How does this kitchen make the most of its space, for example with extra storage?
The space, after the knocking through, became beautiful and vast but it also featured a lot of corners and steps in level. Rather than designing the kitchen to doggedly follow these lines it made more sense to confidently design over and beyond these spatial flaws. This not only created useful spaces to set in larger appliances and the pull-out larder, but it also enabled a softer, less defined shift from low-level form to the taller units.
The scale of the space allowed us to create a perfect flow as we were not committed to absolute optimisation of dimensions. This “flow” is definitely something the client appreciates. It is evident when you look at a picture of the kitchen, however you can only truly experience it when spending time in the kitchen. This, possibly, is what defines any designed space.
What other details have you incorporated that add extra function or finesse?
Stonework is an opportunity to make a statement. We designed a gorgeous waterfall end to the clean zone. This brings a focus to the depth and scale of the cabinetry. It also opens up the sightline through the kitchen to the stunning view of the grounds outside.
We love, as designers, to integrate details that are revealed when using the kitchen. We believe in the saying: “Never design for the sake of design but design for the sake of better.” For example, meticulously dovetailed drawers and bespoke cutlery inserts are quiet details that add to the joy of a very beautiful kitchen.
Can you tell us about the idea behind the drinks station and the craftsmanship that has gone into it?
Well, work/life balance is a tricky thing to master. The cabinet is a charming and slightly irreverent means to achieve it. One half of the cabinet houses a contemporary home office with workstation and archive storage. The other half features wine racks, a drinks fridge, and a place to store glassware. The sliding door allows for one side to be open whilst the other is out of sight.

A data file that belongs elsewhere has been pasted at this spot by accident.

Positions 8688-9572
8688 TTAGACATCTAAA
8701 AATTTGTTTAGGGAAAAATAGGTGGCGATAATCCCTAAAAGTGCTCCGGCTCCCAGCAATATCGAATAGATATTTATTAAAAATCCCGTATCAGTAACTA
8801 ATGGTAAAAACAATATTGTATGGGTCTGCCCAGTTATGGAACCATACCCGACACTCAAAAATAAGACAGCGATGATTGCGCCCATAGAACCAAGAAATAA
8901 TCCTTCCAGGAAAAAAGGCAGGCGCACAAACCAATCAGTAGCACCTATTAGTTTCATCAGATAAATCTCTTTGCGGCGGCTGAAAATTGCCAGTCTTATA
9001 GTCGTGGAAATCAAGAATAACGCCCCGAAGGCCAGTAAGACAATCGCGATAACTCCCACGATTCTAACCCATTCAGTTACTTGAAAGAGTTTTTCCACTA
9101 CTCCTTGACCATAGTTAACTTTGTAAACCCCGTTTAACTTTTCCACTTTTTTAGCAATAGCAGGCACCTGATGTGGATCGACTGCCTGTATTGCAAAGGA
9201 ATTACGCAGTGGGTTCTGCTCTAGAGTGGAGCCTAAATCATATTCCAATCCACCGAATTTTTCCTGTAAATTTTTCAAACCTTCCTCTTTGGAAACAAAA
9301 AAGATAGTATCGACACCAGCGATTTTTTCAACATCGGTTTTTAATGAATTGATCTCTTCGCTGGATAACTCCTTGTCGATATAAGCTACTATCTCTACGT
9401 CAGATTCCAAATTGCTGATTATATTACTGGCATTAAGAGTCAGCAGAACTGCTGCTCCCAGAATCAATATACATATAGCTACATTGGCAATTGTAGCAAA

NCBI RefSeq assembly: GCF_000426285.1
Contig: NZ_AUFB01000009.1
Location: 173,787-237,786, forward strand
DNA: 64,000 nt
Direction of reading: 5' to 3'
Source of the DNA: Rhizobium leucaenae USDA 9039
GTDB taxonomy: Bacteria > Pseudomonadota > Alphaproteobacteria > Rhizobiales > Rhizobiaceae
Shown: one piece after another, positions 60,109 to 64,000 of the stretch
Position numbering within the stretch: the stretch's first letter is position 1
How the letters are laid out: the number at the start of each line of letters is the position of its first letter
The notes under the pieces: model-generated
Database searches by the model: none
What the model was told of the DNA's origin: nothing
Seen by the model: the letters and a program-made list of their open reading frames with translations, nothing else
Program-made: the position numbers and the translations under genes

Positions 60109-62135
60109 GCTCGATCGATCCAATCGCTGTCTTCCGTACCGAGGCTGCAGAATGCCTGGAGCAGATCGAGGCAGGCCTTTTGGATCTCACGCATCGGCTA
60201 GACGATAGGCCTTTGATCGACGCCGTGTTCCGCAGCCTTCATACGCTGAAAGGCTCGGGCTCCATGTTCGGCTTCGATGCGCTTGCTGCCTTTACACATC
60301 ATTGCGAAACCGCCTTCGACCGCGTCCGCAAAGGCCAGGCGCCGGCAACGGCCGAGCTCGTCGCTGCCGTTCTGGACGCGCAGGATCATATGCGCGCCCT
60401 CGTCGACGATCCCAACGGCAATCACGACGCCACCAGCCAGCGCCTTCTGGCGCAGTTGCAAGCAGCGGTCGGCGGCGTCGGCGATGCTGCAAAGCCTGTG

It is an imposing piece of cabinetry. The solid sawn oak posts and cladding give it a gorgeous depth and texture. As a bespoke tailor or couturier would do, we selected equally beautiful materials, technique and craft for the internal construction. Here, not immediately visible, this attention to detail becomes something even more covetable.
Materials: 19mm Oak Veneered Lacquered Birch Ply (carcasses); Raw and Blackened Band-Sawn Oak (doors); Fenix Cacao Orinoco 0749 (doors)
Integrated appliances: Fisher & Paykel dish drawers DD60DH19 (600mm); Fisher & Paykel fridge-freezer RS90A2 (900mm); Miele wine fridge KWT6321 (600mm); Miele steam oven DGC7460-CLST (600mm); Miele hob KMDA7476 (800mm); Miele microwave oven M7240 TC (600mm)
Accessories: Quooker tap; Blanco sink
Worktop: Quartz 20mm worktop in Rugged Concrete (island); Quartz 20mm in Staturio Maximus (kitchen), both by Caesarstone
Hardware: Handles in burnished brass
Additional features: Conceal reveal cabinet; cutlery insert, and utensil divide
Photography by Leigh Simpson.
Take a look at more bespoke kitchens by Inglis Hall.